How to Maintain Live Website on Production?

11 minutes read

Maintaining a live website on production involves regularly monitoring the site for any issues, updating content, plugins, and themes, backing up files and databases regularly, ensuring security measures are in place, and handling any necessary bug fixes or updates in a timely manner. It is important to test any changes or updates on a staging environment before implementing them on the live site to prevent any potential issues. Regularly checking for broken links, optimizing site performance, and staying updated on industry trends and best practices are also essential for maintaining a successful live website on production.

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What is the best practice for managing security updates on a live website?

The best practice for managing security updates on a live website includes the following steps:

  1. Regularly monitor security advisories: Stay informed about the latest security vulnerabilities and updates related to the technology stack of your website, including the operating system, web server, database, and CMS.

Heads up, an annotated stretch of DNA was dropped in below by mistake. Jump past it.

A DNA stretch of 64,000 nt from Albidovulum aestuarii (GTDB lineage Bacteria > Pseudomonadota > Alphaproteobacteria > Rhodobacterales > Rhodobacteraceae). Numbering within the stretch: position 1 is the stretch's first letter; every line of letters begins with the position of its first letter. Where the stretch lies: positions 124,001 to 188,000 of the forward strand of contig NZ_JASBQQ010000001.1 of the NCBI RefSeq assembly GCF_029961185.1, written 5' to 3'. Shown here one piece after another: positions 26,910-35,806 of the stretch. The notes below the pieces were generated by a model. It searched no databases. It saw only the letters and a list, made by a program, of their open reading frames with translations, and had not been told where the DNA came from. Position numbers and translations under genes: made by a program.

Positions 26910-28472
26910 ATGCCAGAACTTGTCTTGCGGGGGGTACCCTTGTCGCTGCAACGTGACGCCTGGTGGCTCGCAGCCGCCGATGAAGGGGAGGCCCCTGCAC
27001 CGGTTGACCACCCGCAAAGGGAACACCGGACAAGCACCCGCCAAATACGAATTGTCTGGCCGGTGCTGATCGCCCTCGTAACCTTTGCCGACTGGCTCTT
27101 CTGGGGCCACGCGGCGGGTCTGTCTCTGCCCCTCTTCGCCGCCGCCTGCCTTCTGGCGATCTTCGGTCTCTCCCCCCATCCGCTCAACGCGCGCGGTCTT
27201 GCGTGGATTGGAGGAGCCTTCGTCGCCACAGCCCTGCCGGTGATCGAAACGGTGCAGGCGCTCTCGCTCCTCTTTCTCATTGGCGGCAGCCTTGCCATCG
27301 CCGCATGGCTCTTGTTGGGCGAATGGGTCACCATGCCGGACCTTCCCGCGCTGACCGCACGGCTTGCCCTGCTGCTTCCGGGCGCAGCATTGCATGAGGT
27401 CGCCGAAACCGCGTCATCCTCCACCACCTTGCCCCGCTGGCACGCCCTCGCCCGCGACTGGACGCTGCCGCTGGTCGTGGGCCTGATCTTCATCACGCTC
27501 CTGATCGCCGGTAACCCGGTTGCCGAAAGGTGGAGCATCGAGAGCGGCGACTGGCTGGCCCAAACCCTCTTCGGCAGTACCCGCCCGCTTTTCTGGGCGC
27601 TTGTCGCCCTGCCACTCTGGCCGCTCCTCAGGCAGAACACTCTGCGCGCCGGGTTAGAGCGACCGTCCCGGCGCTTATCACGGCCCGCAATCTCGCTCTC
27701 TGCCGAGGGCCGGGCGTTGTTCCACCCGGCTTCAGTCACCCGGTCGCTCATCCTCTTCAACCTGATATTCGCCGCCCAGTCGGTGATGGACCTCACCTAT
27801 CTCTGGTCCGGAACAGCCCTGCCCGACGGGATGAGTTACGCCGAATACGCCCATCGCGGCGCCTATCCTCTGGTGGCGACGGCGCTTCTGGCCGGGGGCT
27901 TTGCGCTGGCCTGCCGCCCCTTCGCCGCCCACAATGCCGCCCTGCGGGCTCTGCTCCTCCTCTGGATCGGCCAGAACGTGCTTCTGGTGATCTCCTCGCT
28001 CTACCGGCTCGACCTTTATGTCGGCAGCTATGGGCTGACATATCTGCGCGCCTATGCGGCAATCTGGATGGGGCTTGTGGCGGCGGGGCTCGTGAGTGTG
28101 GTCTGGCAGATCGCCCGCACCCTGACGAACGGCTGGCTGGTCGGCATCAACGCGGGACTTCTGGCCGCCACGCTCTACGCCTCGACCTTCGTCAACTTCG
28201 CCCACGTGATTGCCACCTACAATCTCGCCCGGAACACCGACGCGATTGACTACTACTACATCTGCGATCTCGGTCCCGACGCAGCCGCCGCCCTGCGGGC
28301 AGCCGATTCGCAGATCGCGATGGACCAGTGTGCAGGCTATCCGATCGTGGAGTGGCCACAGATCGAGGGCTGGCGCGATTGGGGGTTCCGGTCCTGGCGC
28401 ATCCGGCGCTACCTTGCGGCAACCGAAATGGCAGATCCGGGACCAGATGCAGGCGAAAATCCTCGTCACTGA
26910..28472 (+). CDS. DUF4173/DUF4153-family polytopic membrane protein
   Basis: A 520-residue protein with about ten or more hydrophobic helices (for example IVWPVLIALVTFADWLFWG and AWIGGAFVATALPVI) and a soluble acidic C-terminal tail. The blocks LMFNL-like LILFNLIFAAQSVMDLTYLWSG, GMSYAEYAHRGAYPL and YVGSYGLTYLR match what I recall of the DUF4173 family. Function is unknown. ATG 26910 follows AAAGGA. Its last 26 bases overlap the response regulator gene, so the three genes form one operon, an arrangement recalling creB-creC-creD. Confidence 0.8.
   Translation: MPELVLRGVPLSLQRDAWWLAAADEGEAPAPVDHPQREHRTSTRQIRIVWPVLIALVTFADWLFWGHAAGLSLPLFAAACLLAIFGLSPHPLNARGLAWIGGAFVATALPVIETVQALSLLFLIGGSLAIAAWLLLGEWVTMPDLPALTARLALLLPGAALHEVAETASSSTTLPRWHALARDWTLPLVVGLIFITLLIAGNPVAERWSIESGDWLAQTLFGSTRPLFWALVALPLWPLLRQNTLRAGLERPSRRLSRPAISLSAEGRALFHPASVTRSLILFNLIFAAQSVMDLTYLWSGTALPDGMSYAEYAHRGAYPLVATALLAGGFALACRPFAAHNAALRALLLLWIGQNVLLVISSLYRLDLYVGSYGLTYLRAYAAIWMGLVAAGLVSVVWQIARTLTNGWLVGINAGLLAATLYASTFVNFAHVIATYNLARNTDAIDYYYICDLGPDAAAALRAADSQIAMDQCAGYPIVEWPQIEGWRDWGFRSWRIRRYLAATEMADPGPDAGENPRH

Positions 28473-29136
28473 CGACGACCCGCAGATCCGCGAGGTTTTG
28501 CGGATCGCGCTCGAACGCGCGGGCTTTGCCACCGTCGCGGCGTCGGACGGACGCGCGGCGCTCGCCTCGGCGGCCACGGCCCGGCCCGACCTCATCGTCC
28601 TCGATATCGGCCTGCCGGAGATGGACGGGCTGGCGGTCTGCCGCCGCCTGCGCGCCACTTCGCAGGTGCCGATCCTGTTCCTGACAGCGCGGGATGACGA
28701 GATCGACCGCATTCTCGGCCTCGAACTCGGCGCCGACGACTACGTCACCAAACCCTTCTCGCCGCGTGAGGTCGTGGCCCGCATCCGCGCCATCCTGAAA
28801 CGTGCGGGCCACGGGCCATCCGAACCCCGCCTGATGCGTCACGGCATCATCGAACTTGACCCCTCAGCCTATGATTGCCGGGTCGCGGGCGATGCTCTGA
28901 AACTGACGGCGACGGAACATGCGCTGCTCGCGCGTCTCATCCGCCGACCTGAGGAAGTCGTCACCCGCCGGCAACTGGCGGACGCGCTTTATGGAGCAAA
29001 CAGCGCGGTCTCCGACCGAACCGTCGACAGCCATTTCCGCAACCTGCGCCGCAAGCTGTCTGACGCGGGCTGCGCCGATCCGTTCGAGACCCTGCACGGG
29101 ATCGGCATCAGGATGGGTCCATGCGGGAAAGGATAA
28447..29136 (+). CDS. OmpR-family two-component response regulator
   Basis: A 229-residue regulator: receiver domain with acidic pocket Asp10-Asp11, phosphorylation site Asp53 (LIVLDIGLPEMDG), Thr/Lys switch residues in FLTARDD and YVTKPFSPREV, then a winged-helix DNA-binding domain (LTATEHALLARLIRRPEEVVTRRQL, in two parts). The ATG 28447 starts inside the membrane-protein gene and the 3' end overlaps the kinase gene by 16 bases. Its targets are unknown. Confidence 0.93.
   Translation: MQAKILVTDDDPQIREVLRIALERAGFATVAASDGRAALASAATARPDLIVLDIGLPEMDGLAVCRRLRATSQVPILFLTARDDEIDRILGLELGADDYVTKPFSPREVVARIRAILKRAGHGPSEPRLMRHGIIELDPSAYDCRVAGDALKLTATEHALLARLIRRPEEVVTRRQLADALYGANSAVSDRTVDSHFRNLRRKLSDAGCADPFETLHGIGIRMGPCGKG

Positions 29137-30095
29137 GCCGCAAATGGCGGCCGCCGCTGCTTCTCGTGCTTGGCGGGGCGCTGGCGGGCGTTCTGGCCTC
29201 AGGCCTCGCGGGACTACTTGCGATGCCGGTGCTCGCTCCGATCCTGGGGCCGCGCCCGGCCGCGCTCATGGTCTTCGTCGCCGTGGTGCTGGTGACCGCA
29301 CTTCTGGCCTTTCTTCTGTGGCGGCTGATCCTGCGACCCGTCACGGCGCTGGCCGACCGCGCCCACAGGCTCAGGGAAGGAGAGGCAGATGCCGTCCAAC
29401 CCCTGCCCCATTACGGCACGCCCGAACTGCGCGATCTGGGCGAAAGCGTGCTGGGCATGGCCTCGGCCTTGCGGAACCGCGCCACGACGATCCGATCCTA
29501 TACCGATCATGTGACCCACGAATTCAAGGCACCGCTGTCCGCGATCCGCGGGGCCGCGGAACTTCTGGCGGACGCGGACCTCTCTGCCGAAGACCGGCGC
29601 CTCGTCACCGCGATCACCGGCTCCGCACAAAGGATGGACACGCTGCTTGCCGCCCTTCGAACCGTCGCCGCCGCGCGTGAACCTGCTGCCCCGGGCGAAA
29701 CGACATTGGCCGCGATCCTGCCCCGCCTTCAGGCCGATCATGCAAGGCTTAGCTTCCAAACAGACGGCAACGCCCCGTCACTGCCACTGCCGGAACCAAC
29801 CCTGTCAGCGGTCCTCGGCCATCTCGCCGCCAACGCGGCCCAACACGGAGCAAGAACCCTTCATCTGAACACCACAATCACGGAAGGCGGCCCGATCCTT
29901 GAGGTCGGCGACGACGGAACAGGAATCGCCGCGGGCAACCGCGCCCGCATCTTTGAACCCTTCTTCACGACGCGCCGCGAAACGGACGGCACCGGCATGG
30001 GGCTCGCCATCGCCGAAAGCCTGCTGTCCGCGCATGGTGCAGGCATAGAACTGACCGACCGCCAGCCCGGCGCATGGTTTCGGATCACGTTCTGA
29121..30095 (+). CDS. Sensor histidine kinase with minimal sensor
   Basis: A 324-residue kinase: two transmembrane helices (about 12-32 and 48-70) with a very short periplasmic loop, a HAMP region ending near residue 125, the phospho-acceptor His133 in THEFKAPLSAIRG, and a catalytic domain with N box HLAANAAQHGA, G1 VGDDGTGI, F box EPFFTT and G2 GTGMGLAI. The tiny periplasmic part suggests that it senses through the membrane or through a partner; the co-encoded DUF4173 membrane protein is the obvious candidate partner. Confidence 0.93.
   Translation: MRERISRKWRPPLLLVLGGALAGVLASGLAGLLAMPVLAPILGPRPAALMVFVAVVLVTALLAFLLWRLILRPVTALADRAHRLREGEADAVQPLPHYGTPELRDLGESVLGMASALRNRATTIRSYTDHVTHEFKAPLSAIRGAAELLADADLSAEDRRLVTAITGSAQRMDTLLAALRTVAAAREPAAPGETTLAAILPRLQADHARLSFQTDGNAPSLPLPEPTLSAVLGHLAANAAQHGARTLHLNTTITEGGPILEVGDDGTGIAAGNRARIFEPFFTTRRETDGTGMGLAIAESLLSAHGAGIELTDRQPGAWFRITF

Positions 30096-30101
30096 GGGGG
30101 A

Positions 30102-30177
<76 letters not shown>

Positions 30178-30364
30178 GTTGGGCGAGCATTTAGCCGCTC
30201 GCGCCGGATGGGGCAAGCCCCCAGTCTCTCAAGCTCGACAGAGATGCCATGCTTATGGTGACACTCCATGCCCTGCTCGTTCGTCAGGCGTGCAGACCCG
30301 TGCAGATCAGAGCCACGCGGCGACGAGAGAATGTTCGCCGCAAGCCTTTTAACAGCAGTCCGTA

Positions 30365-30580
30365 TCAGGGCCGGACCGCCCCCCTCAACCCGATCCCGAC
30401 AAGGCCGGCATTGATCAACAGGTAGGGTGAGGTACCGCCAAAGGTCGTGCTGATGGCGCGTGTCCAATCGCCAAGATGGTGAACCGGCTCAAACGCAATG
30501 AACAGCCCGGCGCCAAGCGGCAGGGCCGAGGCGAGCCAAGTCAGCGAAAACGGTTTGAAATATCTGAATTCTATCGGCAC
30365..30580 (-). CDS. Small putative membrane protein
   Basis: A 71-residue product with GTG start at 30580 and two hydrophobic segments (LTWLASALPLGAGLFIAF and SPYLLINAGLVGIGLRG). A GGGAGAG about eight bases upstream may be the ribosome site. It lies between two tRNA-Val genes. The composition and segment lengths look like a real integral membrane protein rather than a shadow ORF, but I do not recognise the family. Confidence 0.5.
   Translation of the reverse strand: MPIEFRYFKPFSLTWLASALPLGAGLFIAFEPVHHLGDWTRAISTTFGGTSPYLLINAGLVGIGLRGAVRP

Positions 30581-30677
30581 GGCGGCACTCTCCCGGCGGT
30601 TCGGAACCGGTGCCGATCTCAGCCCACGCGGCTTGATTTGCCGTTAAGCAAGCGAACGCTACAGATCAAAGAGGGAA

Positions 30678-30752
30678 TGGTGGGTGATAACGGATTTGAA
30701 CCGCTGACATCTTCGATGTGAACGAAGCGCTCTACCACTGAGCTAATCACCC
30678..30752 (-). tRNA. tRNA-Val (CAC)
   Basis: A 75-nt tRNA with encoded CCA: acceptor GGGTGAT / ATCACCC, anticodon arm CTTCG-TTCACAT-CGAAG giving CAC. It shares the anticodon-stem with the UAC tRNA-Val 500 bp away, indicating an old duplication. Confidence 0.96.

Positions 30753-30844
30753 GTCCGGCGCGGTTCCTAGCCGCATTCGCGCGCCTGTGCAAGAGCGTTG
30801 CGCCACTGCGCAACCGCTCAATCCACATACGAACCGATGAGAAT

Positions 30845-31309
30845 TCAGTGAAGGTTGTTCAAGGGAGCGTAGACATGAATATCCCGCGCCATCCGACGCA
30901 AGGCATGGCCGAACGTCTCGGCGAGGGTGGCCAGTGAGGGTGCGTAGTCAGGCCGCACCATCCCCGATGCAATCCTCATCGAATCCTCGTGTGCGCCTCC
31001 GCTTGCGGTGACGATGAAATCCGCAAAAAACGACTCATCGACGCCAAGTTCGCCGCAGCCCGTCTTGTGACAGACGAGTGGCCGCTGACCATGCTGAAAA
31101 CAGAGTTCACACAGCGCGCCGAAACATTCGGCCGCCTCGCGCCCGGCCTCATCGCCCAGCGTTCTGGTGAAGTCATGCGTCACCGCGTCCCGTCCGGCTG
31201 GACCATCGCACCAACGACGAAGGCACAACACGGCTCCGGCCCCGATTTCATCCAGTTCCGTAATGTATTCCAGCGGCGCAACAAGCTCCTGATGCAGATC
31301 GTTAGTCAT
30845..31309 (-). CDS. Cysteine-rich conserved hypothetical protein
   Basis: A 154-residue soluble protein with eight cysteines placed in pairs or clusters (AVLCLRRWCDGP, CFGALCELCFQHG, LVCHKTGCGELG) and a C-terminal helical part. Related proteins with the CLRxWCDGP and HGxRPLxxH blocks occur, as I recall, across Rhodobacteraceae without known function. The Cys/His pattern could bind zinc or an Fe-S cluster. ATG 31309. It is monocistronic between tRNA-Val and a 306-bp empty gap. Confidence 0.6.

2. Use a vulnerability scanner: Conduct regular scans of your website to identify any security vulnerabilities that may exist. This will help you proactively address potential issues before they are exploited by malicious actors.
  3. Implement a patch management process: Develop a process for timely installing security patches and updates for all components of your website. This should include testing updates in a staging environment before deploying them to the production website.
  4. Maintain backups: Regularly backup your website to ensure that you can quickly restore it in case of a security breach or update failure. Implement a backup schedule that aligns with the frequency of security updates.